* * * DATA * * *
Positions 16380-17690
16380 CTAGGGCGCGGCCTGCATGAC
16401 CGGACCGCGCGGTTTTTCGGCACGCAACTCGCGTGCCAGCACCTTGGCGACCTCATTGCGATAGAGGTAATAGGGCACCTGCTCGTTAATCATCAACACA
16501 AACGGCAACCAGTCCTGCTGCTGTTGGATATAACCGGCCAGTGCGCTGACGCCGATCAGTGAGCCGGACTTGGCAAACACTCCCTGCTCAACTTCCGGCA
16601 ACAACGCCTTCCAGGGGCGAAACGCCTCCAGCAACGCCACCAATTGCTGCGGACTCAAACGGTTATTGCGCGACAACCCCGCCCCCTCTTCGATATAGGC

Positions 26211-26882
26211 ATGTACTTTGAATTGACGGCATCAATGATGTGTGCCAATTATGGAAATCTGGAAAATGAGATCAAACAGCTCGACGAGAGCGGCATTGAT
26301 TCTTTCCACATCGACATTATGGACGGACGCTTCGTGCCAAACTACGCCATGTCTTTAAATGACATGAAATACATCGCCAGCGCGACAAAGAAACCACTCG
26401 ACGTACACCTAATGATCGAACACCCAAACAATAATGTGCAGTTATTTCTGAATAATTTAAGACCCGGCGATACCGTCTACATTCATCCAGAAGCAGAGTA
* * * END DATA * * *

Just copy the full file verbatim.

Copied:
Positions 16380-17690
16380 CTAGGGCGCGGCCTGCATGAC
16401 CGGACCGCGCGGTTTTTCGGCACGCAACTCGCGTGCCAGCACCTTGGCGACCTCATTGCGATAGAGGTAATAGGGCACCTGCTCGTTAATCATCAACACA
16501 AACGGCAACCAGTCCTGCTGCTGTTGGATATAACCGGCCAGTGCGCTGACGCCGATCAGTGAGCCGGACTTGGCAAACACTCCCTGCTCAACTTCCGGCA
16601 ACAACGCCTTCCAGGGGCGAAACGCCTCCAGCAACGCCACCAATTGCTGCGGACTCAAACGGTTATTGCGCGACAACCCCGCCCCCTCTTCGATATAGGC

Positions 26211-26882
26211 ATGTACTTTGAATTGACGGCATCAATGATGTGTGCCAATTATGGAAATCTGGAAAATGAGATCAAACAGCTCGACGAGAGCGGCATTGAT
26301 TCTTTCCACATCGACATTATGGACGGACGCTTCGTGCCAAACTACGCCATGTCTTTAAATGACATGAAATACATCGCCAGCGCGACAAAGAAACCACTCG
26401 ACGTACACCTAATGATCGAACACCCAAACAATAATGTGCAGTTATTTCTGAATAATTTAAGACCCGGCGATACCGTCTACATTCATCCAGAAGCAGAGTA